@MISC{Carbone99turningcycles, author = {A. Carbone}, title = {Turning Cycles into Spirals}, year = {1999} }

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Abstract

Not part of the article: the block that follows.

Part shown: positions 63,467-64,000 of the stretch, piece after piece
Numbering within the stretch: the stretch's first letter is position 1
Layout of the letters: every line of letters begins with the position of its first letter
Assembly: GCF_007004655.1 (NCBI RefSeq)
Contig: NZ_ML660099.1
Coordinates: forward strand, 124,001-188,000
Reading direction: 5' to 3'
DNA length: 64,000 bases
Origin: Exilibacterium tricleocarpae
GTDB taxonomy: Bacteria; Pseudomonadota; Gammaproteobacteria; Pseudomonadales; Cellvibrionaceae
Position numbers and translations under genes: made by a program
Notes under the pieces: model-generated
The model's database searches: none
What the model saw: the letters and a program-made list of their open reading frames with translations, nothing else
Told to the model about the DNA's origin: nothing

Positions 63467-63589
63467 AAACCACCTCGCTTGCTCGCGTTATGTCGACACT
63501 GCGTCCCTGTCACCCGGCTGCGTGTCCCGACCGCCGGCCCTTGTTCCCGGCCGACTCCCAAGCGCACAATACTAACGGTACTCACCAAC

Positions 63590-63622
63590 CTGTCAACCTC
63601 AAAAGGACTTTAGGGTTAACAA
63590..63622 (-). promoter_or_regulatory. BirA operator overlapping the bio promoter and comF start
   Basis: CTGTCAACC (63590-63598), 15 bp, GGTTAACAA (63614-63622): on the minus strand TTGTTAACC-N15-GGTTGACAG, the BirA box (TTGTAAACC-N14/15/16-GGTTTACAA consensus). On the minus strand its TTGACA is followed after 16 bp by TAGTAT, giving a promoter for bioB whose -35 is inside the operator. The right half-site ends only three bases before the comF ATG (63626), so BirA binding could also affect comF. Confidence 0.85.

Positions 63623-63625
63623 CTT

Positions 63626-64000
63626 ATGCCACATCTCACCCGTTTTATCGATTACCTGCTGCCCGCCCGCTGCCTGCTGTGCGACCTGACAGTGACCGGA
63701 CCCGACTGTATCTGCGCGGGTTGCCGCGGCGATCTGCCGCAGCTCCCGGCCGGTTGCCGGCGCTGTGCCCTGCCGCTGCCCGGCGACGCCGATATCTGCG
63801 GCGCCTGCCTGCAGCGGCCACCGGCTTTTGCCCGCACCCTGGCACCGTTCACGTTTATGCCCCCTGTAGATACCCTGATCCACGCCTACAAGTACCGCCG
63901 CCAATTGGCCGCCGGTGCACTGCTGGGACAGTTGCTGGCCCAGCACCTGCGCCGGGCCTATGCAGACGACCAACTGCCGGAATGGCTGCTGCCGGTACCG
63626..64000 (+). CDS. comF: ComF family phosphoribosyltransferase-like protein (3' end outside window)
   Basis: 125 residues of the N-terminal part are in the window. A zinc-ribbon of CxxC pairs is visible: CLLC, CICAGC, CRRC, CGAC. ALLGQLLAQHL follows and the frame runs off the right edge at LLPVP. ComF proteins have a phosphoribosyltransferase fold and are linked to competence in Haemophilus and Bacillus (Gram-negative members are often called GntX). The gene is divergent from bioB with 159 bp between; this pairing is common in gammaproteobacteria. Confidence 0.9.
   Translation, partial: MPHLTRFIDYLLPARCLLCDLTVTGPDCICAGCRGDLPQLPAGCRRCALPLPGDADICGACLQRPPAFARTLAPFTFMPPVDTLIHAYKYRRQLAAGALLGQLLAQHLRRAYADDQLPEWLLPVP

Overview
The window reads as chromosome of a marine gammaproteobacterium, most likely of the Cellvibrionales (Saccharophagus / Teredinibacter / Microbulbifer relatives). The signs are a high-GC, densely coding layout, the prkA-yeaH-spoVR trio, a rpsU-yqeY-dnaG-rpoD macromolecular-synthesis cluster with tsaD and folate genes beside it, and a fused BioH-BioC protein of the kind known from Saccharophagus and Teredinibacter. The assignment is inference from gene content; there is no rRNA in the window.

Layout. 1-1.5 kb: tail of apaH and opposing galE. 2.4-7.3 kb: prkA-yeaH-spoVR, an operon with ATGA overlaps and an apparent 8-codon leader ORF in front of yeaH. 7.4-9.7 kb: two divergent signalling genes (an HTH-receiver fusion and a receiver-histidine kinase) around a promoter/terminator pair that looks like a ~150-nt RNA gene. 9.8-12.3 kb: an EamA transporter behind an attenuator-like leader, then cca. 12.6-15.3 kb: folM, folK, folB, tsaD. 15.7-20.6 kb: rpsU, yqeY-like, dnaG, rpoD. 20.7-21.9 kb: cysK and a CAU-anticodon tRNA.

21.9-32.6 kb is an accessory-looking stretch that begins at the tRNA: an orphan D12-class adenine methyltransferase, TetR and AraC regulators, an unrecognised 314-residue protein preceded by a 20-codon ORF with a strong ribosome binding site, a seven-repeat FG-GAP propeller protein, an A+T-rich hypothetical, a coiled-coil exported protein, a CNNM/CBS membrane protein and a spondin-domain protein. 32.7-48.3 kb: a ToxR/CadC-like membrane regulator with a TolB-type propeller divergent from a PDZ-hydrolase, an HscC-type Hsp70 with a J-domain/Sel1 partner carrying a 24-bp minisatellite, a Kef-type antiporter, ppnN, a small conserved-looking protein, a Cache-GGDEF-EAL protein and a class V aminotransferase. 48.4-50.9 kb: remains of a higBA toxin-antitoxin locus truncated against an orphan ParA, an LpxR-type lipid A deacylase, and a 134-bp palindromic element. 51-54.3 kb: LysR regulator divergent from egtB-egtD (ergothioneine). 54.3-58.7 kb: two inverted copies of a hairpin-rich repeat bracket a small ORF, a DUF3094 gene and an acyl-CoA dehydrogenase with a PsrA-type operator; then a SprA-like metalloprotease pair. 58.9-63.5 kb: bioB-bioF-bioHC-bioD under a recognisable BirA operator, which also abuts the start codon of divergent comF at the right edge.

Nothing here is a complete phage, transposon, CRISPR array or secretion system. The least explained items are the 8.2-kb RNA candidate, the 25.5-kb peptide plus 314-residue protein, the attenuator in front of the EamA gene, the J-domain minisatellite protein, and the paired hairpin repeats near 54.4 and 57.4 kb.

Introduction The structure of LK proofs presents intriguing combinatorial aspects which turn out to be very difficult to study [6,8]. It is well-known that as soon as one wants to intervene over the structure of a proof to simplify it, the complexity of the proof might increase enormously [16,12,14]. There is a link between the presence of cut formulas with nested quantifiers and the non-elementary expansion needed to prove a theorem without the help of such formulas. If one considers the graph defined by tracing the flow of occurrences of formulas (in the sense of [2]) for proofs allowing a non-elementary compression, one Preprint submitted to Elsevier Preprint 7 November 1997 finds that such graphs contain cycles [5] or almost cyclic structures[6]. These cycles codify in a small space (i.e. a proof with a small number of lines) all the information which is present in the proof once cuts on formulas wit